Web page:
If we have a large range of examples, if our observation is constantly directed to seeking the correlation of cause and effect in people's actions, their actions appear to us more under compulsion and less free the more correctly we connect the effects with the causes.
Moll JEthelwald, who may have been a brother of Eadberht, succeeded, and after a victory over a certain Oswine, who fell in the battle, abdicated and became a monk probably under compulsion in 765.
Government at the same time, as an Oriental despotism understands it, often has little in view but the gathering in of the tribute and compulsion of the subjects to personal service in the army or in royal works, and if satisfied in these respects will leave much independence to the local authorities.
Since the authority of the League rested primarily on the moral support of its members, allied in common trade interests and acquiescing in the able leadership of Lubeck, its only means of compulsion was the "Verhansung," or exclusion of a recalcitrant town from the benefits of the trade privileges of the League.
He did not succeed in his mission; he was subjected to the grossest insults; and under compulsion signed a treaty giving over the disputed territory to Bhutan, and making other concessions which the Bhutan government demanded.
The essential thing was that a man should come to baptism of his own free will and not under compulsion or from hope of gain.
The .Maccabaeans used compulsion in some cases, but Judaism in the Diaspora was a missionary religion in the less militant sense.
Against this treaty Wellington protested, on the ground that it "specified means of compulsion which were neither more nor less than measures of war."
The extension of Frankish supremacy over the neighbouring Teutonic peoples brought about the adoption of Christianity by them also, partly under compulsion, the last to be converted being the Old Saxons, in the latter half of the 8th century.
On the other hand, the scientific doctrine of evolution has gone far towards obliterating the distinction between external and internal compulsion, e.g.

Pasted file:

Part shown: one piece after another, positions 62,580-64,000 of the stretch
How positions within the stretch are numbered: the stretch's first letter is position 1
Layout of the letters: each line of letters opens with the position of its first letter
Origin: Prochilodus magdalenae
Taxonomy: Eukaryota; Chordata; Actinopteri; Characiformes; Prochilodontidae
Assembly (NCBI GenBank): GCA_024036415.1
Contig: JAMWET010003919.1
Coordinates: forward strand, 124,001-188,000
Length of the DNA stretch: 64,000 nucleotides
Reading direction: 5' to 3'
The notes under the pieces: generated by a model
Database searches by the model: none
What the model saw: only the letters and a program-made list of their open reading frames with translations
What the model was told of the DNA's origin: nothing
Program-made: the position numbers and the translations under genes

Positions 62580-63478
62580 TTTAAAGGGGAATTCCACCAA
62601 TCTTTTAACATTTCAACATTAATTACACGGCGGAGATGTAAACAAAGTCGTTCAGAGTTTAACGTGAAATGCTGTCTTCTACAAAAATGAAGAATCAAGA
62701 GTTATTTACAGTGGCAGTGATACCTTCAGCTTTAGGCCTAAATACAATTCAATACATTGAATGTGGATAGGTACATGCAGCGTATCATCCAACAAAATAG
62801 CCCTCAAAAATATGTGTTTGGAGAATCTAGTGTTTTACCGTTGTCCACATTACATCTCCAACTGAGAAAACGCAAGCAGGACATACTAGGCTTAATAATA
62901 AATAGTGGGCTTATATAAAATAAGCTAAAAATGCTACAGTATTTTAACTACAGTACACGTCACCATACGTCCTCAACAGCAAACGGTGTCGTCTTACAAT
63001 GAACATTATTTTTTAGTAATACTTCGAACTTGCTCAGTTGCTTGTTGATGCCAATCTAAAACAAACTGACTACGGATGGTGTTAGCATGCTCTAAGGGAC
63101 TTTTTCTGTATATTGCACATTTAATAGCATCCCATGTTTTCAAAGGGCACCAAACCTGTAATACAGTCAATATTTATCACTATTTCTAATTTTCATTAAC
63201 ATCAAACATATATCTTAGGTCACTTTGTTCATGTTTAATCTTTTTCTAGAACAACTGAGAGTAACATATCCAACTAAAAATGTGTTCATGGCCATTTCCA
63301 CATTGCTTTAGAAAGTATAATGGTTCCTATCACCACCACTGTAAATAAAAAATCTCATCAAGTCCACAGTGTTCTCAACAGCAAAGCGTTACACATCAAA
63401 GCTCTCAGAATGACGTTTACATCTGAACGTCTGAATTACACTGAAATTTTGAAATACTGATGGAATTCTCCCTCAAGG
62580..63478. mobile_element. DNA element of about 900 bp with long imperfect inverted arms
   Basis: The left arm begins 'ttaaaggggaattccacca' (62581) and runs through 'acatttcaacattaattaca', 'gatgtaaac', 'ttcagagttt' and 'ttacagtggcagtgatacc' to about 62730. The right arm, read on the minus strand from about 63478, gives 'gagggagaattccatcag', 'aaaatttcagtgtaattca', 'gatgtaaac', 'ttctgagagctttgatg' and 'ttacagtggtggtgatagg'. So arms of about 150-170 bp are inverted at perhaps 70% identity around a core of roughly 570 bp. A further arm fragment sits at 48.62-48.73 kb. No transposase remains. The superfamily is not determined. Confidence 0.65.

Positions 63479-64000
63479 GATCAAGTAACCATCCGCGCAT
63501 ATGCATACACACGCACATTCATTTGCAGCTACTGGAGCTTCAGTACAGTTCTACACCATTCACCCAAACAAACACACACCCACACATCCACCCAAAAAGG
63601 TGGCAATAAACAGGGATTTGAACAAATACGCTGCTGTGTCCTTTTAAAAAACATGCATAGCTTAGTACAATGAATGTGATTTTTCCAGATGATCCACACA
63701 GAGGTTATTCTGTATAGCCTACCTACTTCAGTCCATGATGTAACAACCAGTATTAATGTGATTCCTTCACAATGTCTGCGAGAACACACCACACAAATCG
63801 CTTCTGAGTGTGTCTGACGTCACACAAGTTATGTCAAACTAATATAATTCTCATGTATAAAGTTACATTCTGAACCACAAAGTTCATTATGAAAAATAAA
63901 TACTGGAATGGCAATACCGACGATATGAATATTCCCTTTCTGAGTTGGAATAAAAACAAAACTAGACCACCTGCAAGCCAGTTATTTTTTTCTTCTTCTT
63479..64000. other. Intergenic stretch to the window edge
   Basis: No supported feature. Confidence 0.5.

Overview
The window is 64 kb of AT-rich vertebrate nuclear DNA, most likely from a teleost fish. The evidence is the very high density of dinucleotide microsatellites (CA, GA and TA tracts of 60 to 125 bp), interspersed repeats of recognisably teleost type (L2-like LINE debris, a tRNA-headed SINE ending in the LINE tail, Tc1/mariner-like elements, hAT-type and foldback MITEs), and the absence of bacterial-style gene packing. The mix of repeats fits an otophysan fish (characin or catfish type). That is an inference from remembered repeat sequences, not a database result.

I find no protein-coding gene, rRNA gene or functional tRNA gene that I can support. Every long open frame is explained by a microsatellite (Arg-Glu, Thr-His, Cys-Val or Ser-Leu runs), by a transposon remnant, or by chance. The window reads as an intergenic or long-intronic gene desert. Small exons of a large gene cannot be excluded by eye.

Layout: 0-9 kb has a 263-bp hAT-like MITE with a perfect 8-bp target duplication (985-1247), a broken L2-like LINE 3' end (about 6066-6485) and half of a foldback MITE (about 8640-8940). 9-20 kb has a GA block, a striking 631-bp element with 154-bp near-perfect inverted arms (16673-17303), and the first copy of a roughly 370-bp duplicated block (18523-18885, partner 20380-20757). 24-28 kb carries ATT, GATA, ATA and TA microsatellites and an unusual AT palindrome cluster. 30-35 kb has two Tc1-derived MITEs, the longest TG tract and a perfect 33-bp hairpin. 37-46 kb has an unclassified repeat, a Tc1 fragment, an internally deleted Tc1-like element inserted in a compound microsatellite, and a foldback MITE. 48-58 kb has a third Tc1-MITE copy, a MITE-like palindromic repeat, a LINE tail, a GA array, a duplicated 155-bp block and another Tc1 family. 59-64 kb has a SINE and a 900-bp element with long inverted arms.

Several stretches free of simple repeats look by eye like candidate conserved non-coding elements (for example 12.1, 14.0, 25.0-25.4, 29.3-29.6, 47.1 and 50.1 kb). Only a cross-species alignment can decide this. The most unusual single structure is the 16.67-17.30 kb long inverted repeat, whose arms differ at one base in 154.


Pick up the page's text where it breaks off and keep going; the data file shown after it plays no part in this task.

Centrifugal migration is usually a matter of compulsion; it may be necessitated by natural causes, such as a change of climate leading to the withering of pastures or destruction of agricultural land, to inundation, earthquake, pestilence or to an excess of population over means of support; or to artificial causes, such as the wholesale deportation of a conquered people; or to political or religious persecution.
On compulsion he stood in their midst and said: " O God, king of the universe, since these who stand with me are thy people and the besieged are thy priests, I pray thee that thou hearken not to those against these, nor accomplish what these entreat against those."
From choice or compulsion large numbers settled in Egypt in the time of the Ptolemies, and added an appreciable element to Alexandrine culture, while gradual voluntary emigration established Jewish communities in Syria, Asia Minor, Greece and Italy, who facilitated the first spread of Christianity.
A vain attempt being made in Demerara to conceal from the knowledge of the slaves the arrival of the order in council, they became impressed with the idea that they had been set free, and accordingly refused to work, and, compulsion being resorted to, offered resistance.
Early in 1193 Leopold surrendered his prize, under compulsion, to the emperor Henry VI., who was aggrieved both by the support which the Plantagenets had given to the family of Henry the Lion and also by Richard's recognition of Tancred in Sicily.